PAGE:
But there is another tool you can use, and it is called “phenology”… Look at which plants are blooming, and you will know which seedlings are safe to transplant! They know if the weather is fine.

For example, if lilacs are in full bloom, you can plant squash, while tomatoes are safe to plant when lily of the valley is flowering.

If you want to know more and have a more complete list, check out our article of phenology here!

Mistake Nr 3 – Overwatering Your Seedlings

Overwatering is one of the most common mistakes inexperienced gardeners make, also when it comes to seedlings. Forgivable because it is too much love, but you risk suffocating their roots!

 Overwatering Your Seedlings

Yes, because plant roots also need oxygen, and, if the soil is packed with water, they can’t get it.

When you water them (before or after transplanting), the soil must be moist, but not soggy. You don’t want it to be like “mud”. As an exercise, water some soil till it gets humid, and squeeze it. You should only get a few drops out of it. If so, it still has air. But if it drops lots of water and easily, then it’s not good at all.

What’s the best way to water seedlings?

OK, so, how can you water your seedlings so they have just enough water?

  • First of all, wait till the seedling pots are light when you lift them and that the top 1 inch (2.5 cm) is dry.
  • Next, pour some water into the trays.
  • After this, water the seedlings from above.
  • Then wait for 2 to 3 hours.
  • Finally empty the trays.

Mistake Nr 4 – Transplanting Seedlings at the Wrong Time of Day

I understand the temptation to plant your seedlings in the morning, but it’s really the wrong tie of the day! If you do, they will suffer the heat of midday, water will evaporate, and they will get a bigger transplant shock!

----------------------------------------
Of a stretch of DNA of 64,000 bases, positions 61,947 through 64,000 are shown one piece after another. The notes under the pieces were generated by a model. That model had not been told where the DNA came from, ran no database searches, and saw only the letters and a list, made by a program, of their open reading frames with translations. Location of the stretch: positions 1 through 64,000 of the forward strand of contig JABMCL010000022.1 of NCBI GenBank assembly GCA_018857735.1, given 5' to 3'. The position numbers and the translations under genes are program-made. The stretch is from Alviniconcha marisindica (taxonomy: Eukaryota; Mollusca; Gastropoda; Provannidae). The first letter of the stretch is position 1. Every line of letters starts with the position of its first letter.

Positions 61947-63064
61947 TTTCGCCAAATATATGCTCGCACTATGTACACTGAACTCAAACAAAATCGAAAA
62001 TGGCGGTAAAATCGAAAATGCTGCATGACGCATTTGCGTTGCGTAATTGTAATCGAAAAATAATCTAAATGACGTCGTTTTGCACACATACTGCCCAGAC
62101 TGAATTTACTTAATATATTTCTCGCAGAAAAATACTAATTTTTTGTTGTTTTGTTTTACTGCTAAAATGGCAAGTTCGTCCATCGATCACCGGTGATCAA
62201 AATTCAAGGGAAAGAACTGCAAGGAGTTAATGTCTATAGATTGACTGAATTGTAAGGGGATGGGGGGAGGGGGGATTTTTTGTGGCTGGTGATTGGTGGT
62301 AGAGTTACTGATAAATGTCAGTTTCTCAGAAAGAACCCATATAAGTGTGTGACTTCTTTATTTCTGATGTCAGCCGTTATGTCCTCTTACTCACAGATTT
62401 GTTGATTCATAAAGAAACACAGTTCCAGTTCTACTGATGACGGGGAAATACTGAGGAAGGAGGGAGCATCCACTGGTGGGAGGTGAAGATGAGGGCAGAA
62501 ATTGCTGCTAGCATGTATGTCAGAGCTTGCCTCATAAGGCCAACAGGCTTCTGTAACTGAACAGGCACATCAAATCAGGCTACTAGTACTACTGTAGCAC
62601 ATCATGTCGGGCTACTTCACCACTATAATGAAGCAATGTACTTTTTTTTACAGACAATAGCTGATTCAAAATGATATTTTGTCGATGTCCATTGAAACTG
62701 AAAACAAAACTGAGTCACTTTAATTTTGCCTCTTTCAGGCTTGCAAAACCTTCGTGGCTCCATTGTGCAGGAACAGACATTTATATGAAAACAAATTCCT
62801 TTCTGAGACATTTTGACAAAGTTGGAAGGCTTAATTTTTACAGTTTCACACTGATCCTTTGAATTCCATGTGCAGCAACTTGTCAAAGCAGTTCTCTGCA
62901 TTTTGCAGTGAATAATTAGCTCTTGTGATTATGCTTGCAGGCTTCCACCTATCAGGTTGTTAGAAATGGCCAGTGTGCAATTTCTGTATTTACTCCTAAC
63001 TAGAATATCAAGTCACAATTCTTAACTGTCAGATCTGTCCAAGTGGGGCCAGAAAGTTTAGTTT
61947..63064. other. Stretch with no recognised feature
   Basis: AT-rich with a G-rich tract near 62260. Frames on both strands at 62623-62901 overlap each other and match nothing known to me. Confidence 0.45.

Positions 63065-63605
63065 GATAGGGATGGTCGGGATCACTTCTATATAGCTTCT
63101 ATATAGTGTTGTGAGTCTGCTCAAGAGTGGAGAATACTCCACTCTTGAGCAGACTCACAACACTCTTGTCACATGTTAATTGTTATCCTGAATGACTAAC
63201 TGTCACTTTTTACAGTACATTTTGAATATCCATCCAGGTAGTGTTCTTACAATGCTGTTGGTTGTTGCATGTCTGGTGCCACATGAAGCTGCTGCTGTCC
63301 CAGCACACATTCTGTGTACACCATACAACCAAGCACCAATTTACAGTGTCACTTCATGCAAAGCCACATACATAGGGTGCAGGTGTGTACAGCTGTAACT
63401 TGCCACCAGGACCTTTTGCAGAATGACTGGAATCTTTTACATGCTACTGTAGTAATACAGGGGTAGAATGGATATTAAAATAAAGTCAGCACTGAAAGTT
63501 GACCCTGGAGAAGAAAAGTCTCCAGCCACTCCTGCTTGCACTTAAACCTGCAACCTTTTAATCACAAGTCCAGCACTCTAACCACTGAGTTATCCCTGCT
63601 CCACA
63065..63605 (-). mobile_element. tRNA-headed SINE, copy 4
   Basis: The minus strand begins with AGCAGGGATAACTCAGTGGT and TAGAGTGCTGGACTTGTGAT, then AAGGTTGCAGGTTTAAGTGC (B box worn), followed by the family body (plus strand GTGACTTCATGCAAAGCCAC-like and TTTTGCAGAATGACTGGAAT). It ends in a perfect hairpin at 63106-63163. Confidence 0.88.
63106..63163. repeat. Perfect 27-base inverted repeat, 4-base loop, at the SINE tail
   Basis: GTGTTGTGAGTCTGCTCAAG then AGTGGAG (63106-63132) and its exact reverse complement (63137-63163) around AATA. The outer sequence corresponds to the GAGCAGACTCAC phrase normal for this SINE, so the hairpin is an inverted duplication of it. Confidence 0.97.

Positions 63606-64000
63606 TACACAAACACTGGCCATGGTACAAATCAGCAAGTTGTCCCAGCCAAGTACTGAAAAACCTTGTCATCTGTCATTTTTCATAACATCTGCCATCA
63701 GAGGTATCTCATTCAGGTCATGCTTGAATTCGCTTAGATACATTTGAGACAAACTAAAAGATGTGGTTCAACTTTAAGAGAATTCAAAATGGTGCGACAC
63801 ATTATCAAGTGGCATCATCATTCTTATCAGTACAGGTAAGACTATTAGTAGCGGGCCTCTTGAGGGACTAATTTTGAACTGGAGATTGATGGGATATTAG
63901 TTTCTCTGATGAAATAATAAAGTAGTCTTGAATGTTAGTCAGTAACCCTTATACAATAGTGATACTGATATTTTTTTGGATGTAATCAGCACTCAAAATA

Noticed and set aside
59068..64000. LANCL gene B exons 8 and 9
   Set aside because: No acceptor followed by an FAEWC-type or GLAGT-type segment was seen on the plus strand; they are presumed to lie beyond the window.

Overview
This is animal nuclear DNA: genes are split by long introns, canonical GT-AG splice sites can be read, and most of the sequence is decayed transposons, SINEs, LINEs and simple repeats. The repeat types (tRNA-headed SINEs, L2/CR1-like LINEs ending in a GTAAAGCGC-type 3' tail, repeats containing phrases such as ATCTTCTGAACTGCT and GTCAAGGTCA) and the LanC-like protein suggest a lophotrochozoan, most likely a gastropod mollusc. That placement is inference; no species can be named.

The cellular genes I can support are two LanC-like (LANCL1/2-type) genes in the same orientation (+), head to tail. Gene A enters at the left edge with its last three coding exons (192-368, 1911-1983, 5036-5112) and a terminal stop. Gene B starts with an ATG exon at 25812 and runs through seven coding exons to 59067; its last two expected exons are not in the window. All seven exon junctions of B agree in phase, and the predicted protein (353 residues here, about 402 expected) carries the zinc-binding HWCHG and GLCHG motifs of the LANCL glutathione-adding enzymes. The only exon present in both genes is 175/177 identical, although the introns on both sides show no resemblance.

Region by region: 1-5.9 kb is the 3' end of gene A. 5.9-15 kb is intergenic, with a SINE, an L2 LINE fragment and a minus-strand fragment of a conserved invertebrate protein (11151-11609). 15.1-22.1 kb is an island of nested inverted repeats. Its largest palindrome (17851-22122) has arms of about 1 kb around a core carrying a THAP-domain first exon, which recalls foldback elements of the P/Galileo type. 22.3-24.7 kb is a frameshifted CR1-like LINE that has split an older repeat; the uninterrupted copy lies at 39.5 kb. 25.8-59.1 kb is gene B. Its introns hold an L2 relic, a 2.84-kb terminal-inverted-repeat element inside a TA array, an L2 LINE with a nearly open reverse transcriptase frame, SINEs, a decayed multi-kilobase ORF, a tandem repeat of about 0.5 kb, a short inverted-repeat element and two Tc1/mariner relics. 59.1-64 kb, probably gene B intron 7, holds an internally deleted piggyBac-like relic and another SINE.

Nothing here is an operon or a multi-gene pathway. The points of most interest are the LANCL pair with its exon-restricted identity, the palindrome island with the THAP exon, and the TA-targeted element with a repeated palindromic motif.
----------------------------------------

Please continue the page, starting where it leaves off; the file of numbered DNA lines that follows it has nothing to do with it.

5 Plant-Killing Mistakes to Avoid When Growing Seedlings and Transplanting Them in Your Garden 2

Instead, transplant your seedlings in the evening, when temperatures are cooler, and water does not evaporate as much. What’s more, at night they “rest”, their metabolism is slower, so, they have more time to acclimatize to their new “home”.

The only exception is if it’s a cool, cloudy and – even better – drizzling day. In this case, any tie is good.

Mistake Nr 5 – Not Hardening Your Seedlings Before Transplanting Them

5 Plant-Killing Mistakes to Avoid When Growing Seedlings and Transplanting Them in Your Garden 3

Your seedlings have grown up in a sheltered and comfortable environment, with steady temperatures, humidity, light and no strong winds. If you move them outside, they are not ready fore these weather conditions, and this gives them shock.

This is especially true in colder climate regions. So, if you want to avoid this transplant shock, you need to harden your seedlings beforehand.

5 Plant-Killing Mistakes to Avoid When Growing Seedlings and Transplanting Them in Your Garden 4

So, move them outside little by little.

First, take them out in a part shade and sheltered position, for an hour or two, in the afternoon. Then a bit longer, and again, till you feel safe and they have hardened enough to live in your vegetable garden without “coming back indoors” even at night.

This process can take some time, and you only keep seedlings for a few weeks overall. So, start early, with very short periods of time, so, when the day to transplant them comes, they will be ready and strong.

Treat Your Seedlings Well and Your Vegetable Garden Will Give You a Long and Bountiful Season of Healthy Crops

Transplanting seedlings is a delicate moment in their life, because it is a shock for them. Avoid these five mistakes and you will give them and your vegetable garden, the best possible start. And a final tip… After they have moved to their new home, check that they become sturdy rather than spindly and protect them from pests, snails and slugs, especially if they have tender leaves, and, if you want a few ideas on how, we have an article for to help you along…

Amber Noyes

Written By

Amber Noyes

Amber Noyes was born and raised in a suburban California town, San Mateo. She holds a master’s degree in horticulture from the University of California as well as a BS in Biology from the University of San Francisco. With experience working on an organic farm, water conservation research, farmers’ markets, and plant nursery, she understands what makes plants thrive and how we can better understand the connection between microclimate and plant health. When she’s not on the land, Amber loves informing people of new ideas/things related to gardening, especially organic gardening, houseplants, and growing plants in a small space.

Leave a Reply

Your email address will not be published. Required fields are marked *

This site uses Akismet to reduce spam. Learn how your comment data is processed.